14.5 Tooth temperature

The tooth temperature (bulk temperature) ΘM that is relevant to the analysis of flash temperature and film thickness is the bulk temperature of the surfaces of the gear teeth just before they engage. The gear tooth bulk temperature is an important component of the total temperature that occurs during engagement of the gear teeth, which consists of the bulk temperature plus the instantaneous flash teruperature rise, i.e.:

ΘB = ΘM + Θfl

It is the total contact temperature,ΘB , which controls the scoring (scuffing) mode of gear tooth failure. Besides being an important contributor to the gear tooth total temperature, the bulk temperature controls the operating viscosity of the lubricant which is entrained into the gear tooth contact. The entrained lubricant is in thermal equilibrium with the surfaces ot the gear teeth and its viscosity determines the thickness of the EHD oil film. lt is therefore imperative that an accurate value of gear bulk temperature be used as input to Scoring.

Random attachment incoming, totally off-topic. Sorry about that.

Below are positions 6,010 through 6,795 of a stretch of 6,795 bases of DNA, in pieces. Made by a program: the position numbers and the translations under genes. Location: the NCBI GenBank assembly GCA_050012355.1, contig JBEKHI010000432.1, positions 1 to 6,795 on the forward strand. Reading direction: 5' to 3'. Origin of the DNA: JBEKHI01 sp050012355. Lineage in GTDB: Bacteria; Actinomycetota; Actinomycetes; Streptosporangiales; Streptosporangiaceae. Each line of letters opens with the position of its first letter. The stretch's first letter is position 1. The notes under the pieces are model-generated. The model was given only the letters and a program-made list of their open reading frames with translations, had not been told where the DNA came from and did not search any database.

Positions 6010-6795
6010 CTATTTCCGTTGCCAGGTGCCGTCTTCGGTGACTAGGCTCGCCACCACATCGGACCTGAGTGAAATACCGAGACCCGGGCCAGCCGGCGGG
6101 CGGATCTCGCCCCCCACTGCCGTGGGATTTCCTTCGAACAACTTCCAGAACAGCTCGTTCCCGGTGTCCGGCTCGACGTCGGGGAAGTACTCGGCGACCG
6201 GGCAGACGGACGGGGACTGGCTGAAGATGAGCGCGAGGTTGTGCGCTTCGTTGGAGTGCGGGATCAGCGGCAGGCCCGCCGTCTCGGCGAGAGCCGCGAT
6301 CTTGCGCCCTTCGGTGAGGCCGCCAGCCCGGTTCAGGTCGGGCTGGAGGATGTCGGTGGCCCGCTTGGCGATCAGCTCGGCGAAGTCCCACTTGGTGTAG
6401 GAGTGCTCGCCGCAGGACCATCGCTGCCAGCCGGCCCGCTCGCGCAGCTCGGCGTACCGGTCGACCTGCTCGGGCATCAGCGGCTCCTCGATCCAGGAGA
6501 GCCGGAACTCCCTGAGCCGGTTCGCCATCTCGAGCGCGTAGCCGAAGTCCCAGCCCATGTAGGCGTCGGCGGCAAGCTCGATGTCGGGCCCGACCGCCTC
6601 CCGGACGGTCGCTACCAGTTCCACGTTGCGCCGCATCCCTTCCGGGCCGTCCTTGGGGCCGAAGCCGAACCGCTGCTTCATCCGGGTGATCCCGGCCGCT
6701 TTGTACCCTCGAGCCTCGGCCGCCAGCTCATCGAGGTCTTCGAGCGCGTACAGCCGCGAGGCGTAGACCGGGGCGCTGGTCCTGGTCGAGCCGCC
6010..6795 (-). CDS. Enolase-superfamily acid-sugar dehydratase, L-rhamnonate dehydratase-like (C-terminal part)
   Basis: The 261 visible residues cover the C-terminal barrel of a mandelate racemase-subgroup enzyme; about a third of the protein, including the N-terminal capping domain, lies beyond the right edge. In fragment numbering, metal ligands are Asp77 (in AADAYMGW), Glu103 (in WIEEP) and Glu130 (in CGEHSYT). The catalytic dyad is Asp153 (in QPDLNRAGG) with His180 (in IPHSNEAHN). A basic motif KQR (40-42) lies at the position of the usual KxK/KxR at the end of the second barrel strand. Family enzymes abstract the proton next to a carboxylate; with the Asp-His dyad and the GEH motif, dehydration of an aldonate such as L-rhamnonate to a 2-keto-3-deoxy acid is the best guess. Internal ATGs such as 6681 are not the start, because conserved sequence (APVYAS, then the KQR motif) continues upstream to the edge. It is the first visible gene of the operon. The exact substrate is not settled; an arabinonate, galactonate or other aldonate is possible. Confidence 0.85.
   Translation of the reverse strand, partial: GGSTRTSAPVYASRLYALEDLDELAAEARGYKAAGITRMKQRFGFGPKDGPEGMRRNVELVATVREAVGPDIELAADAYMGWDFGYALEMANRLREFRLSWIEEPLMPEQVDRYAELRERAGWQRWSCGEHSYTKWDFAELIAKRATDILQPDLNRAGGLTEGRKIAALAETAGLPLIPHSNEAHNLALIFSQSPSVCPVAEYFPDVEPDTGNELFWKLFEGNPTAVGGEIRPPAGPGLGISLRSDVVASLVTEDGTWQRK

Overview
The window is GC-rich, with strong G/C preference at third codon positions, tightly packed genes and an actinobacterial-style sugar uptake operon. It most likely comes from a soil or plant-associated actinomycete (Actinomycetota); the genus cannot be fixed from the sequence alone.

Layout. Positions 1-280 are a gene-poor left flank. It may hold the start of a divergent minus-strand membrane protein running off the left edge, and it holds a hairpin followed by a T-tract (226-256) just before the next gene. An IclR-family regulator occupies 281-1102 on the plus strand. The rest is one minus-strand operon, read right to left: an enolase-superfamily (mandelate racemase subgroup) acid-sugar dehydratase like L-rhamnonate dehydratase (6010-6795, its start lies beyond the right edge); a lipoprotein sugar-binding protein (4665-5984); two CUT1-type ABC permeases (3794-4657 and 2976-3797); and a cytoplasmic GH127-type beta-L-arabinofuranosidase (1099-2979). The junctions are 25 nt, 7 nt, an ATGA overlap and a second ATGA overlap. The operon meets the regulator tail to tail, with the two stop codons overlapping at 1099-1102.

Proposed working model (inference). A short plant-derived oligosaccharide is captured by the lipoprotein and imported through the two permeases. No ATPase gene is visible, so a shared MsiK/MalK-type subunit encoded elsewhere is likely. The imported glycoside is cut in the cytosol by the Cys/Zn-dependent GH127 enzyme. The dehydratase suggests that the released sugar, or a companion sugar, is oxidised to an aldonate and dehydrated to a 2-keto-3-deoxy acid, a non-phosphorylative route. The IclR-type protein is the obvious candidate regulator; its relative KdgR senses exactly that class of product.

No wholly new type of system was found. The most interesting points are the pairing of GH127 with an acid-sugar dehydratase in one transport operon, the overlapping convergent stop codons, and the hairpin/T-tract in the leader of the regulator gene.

In some cases, the equilibrium gear bulk temperature may be significantly higher than the temperature of the oil supplied to the gear mesh. For example, reference tested high-speed, single-helical gears typical of gears used in the turbo-machinery of the petro-chemical industry. With oil nozzles supplying lubricant to the outgoing side of the gear mesh, the temperature of the pinion teeth was 180 deg. F (76 deg. F rise over the inlet oil temperature) at a pitch line velocity of vtr = 20,000 fpm, and 275 deg. F (171 deg. F rise) at vtr = 40,000 fpm. For the mating gear the temperature was 138 deg. F (34 deg. F rise) at vtr = 20,000 fpm, and 208 deg. F (104 deg. F rise) at vtr 40,000 fpm.

This example indicates that the bulk temperature of ultra-high-speed gears may be significantly higher than the temperature of the oil supply (171 deg. F rise at vtr = 40,000 fpm) and that the pinion can be very much hotter than the gear (67 deg. F difference at vtr = 40,000 fpm).